Siman 25: Seifim 13
1. After putting on one’s talis one puts on his tefillin since we rise in matters of sanctity. One who keeps his tefillin bag in his talis bag must not place the tefillin bag on top of his talis in order to avoid touching it first thus forcing him to put on his tefillin first so that he should not pass over a mitzvah. Nevertheless, if one’s tefillin are available and his talis is not he should put on his tefillin and when his talis arrives he will put it on then.
2. One who is careful to wear his talis koton should put it on and then after putting on his tefillin he should walk to shul and put on his talis when he arrives at shul. Common custom is that people also put on their talis at home with a beracha and then put on their tefillin before walking to shul.
3. Rosh would say birchos hashachar until the beracha of עוטר ישראל בתפאר ה and then he would put on his tefillin followed by the beracha of . עוטר ישראל בתפארה
4. One must have tefillin on when reciting Shema and Shemone Esrei.
5. One should have in mind when putting on tefillin that Hashem commanded us to put these four paragraphs that contain the unification of Hashem’s name and the exodus on our arms, near the heart and on our heads, near the brain so that we should remember the miracles and wonders. They also indicate His unity, power and dominion over the upper and lower worlds to do as He wishes. One should submit his neshama and desires to the will of Hashem in order to recall the Creator and limit one’s pleasures. The shel yad is put on first preceded by the beracha of להניח תפילין and then the shel rosh which is put on without a beracha since one beracha covers them both. According to others one should recite the beracha על מצות תפילי ן before putting on the shel rosh even if there was no interruption. (This is the custom that spread amongst Ashkenazim to recite two berachos. It is correct to say after the second beracha the pasuk (‘ .(ברוך שם כבוד וכו
6. If one touched his shel rosh first he is required to pass over that mitzvah and must put on his shel yad before his shel rosh.
7. The word להניח is pronounced with a komatz under the “ה” rather than a pasach with a dagesh.
8. One is required to recite the beracha immediately before performing the mitzvah, therefore, one should recite the beracha on the shel yad after it is resting on the bicep before tightening it in place. The beracha on the shel rosh is recited before one tightens the shel rosh in place on his head.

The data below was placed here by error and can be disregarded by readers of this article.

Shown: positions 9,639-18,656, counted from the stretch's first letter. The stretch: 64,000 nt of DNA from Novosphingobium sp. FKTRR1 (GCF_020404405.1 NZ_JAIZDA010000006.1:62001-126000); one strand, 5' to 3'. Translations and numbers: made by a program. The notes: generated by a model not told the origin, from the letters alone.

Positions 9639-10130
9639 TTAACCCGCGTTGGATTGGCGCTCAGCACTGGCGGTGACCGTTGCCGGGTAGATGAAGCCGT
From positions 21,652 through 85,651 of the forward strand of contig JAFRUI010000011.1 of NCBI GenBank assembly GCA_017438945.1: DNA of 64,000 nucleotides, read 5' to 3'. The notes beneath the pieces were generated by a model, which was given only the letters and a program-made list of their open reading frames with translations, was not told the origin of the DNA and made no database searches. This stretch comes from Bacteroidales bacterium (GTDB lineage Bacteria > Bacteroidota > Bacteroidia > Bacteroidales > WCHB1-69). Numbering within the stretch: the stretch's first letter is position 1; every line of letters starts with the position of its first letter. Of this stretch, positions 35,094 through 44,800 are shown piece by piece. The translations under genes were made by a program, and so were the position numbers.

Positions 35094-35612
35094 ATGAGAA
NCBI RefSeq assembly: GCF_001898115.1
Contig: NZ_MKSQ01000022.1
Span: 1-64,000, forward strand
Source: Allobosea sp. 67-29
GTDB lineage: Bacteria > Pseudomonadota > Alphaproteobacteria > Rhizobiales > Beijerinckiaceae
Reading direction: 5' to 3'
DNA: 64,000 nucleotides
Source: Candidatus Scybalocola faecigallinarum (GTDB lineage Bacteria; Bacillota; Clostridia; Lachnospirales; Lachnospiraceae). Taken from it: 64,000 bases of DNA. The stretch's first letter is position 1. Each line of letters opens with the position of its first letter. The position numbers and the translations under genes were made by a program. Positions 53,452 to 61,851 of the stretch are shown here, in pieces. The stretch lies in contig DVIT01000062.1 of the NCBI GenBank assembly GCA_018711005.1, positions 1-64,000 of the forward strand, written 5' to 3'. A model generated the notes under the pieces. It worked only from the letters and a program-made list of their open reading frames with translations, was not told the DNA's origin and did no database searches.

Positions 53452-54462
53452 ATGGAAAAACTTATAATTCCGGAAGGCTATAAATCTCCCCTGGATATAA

9. It is prohibited to interrupt by speaking between putting on the shel yad and the shel rosh and if one interrupts he must recite the beracha על מצות תפילי ן when putting on the shel rosh.
10. If one spoke between the shel yad and shel rosh for the purpose of tefillin he does not repeat the beracha. If one hears kaddish or kedusha he may not interrupt to respond; rather, he should be silent and pay attention to what is being said.
11. After tightening the shel yad on one’s arm he should put on his shel rosh before wrapping the retzua around his arm. There is an opinion who maintains that it is prohibited to remove the shel rosh from its bag before the shel yad is in place. Even if both are resting outside the bag one should not unwrap the shel rosh until after putting on the shel yad. There is an opinion that writes that one should put on the shel yad while sitting and the shel rosh while standing. (In our countries this is not the custom; rather both are put on while standing.)
12. Even if a person puts on tefillin many times a day he must recite a beracha each time he puts them on. If they slip from their correct place and he moves them back into place a new beracha is required. If he only moves one back into place he recites the beracha as though he is putting on only that tefila, as discussed in Siman 26. If one moved them from their place with the intent to immediately put it back into place he is required to recite a new beracha. According to some a new beracha is not required and that is the custom. If someone recited the beracha before putting on his shel yad and the knot ripped thus forcing him to repair the knot, as long as he did not become distracted new beracha is not required. If the shel yad becomes loosened before putting on the shel rosh he should retighten it and a new beracha is not required. If, however, he put on the shel rosh and then the shel yad became loosened he should tighten the shel yad and recite a new beracha. A beracha is recited on borrowed tefillin but not on stolen tefillin.
13. The custom is not to remove one’s tefillin until after reading kedusha of U’va L’Zion. There are those who write that one should not remove his tefillin until after the three kedushos and four kadaishim which is after the Kaddish Yasom and this is the custom of those who are meticulous in their mitzvah observance. On days that the Torah is read the custom is that tefillin are not removed until after the Sefer Torah is returned to the Aron. This applies only in those places where the Torah is returned after U’va L’Zion but according to the custom of our countries that the Torah is returned after Torah reading, the tefillin are removed the same as on other days. On Rosh Chodesh tefillin are removed before Mussaf. The same thing is true on Chol HaMoed but this is true only when Keser is recited in Kedusha of Mussaf. The custom, however, is to take off one’s tefillin before Mussaf in all cases.